Sweet Potato Biscuits Recipe with Honey Butter
This sweet potato biscuits recipe is one to add to your biscuit recipe collection. Wait, you don’t have one of those? Well, you should! Biscuits are easy to make, tasty and versatile. They can accompany most breakfast dishes and even grace the dinner table, especially here in the South. If you’ve not looked at biscuits recently, give them another shot. They miss you.
I’m going to be frank. This recipe has a lot of butter in it. And is topped with more butter. So if you’re not a fan of butter or have a butter-related aversion, this recipe isn’t for you. However, if you’re like most of us in the food world – you love butter. Adore it, in fact. If you’re of this persuasion, then this recipe is right up your alley.
Let’s take a step back from butter decadence and remember why we’re here – the humble sweet potato. It’s delicious and oh so good for you. A sweet potato is packed with dietary fiber, beta-carotene, vitamin C and is a complex-carbohydrate. It’s considered a super food because it’s so packed with good stuff that there’s really no “bad” in a sweet potato. Unless you’re staying 100% carb free, then I guess you’re out of luck. More for us!
This recipe I’m presenting here is based on a sweet potato biscuit recipe from America’s Test Kitchen. I know, their recipes are like already perfect so why am I thinking I can do any better? Well, I can’t claim better, but I can claim different. I’ve simplified it a bit and left out things they included in their recipe. That’s what adaptation is all about, right?
One of the main things I kept was cooking the sweet potatoes in the microwave instead of baking them. I’ve never done this before, but it’s the new way I cook sweet potatoes – 15 minutes and done. Super easy. The main thing to remember here is to carefully prick your sweet potatoes all over with a fork – see below. This allows the steam to escape from your potato so it doesn’t explode. It also allows the potato to cook faster. You’ll be flipping these once every 5 minutes so that they cook evenly as well. I rely on America’s Test Kitchen for neat tricks and tips like this.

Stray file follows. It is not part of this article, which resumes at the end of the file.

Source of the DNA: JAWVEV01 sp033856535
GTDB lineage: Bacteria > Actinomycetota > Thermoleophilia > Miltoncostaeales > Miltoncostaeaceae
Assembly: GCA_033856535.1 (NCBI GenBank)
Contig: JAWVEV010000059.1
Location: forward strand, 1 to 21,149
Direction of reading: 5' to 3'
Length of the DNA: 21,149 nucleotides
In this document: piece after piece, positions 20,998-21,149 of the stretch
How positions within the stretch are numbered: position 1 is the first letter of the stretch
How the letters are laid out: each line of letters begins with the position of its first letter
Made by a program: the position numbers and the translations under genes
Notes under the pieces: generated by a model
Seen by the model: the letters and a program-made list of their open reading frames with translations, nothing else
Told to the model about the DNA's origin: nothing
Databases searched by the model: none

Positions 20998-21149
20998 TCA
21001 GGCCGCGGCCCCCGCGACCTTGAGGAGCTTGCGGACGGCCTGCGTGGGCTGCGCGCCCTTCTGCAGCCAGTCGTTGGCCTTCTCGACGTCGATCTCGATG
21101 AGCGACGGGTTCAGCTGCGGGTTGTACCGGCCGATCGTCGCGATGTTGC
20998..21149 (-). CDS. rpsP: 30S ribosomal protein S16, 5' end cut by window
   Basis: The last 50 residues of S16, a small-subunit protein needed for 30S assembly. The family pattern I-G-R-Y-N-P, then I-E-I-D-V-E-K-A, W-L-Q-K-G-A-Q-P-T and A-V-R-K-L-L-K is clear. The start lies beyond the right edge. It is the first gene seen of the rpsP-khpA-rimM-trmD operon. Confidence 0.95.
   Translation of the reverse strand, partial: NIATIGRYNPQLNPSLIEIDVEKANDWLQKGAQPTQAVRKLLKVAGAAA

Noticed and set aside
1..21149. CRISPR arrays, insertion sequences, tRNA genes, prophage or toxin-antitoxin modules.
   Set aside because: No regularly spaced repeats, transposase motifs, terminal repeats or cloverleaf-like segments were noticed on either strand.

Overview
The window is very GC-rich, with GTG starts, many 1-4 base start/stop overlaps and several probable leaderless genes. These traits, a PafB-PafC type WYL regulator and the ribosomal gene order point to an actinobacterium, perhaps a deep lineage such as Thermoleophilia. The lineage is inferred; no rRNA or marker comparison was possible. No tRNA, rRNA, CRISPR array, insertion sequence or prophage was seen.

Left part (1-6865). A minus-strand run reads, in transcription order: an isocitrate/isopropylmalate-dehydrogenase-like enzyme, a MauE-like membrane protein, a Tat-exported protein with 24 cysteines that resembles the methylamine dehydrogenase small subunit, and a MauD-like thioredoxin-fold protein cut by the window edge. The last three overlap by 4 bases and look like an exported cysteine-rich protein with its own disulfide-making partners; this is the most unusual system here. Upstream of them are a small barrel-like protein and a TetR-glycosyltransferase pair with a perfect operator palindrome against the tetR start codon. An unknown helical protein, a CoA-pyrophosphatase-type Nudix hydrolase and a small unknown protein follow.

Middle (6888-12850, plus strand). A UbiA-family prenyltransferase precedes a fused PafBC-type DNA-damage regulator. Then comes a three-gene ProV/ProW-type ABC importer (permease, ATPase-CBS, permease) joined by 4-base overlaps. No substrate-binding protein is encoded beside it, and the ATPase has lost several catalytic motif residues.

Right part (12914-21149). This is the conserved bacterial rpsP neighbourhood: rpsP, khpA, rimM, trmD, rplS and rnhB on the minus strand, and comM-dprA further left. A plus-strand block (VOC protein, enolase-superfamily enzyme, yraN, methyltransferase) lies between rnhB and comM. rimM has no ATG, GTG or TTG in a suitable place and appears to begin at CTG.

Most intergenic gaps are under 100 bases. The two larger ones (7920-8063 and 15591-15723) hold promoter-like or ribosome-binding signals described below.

Once the sweet potatoes are cooked, they’ll need to cool completely before you add them to the rest of the ingredients. Be sure to take this step because you don’t want to melt the butter that’s going into them. That will just make a mess and won’t produce the type of biscuits we’re looking for here. Another thing: you likely won’t use all the sweet potatoes you have cooked. Only use two cups worth. The rest would be great to eat with some of the honey butter you’ll have left over (we’ll talk about that soon).
Like many a good biscuit recipes, this one uses a food processor to mix the flour, sugar, baking powder and butter. This is much better than having to cut the butter in by hand, trust me. After the dry ingredients are processed, you’ll transfer the mixture to a bowl and carefully fold in the sweet potatoes. By this point, you’ve got them peeled and mashed and they’re ready to become the delicious biscuits they were meant to be.
So, these aren’t drop biscuits like I would normally make. They’re kneaded and cut biscuits, but don’t worry, it’s easy! Once you’ve folded in the sweet potato, you can turn it all out onto a clean flat surface. There you’ll knead a few times to really incorporate all the dough and activate the proteins in the flour just slightly to give the biscuits some structure. Be careful, though. Do not overwork the biscuits. Be gentle and only work the dough as much as it absolutely needs to be work. You don’t want tough biscuits. No one does.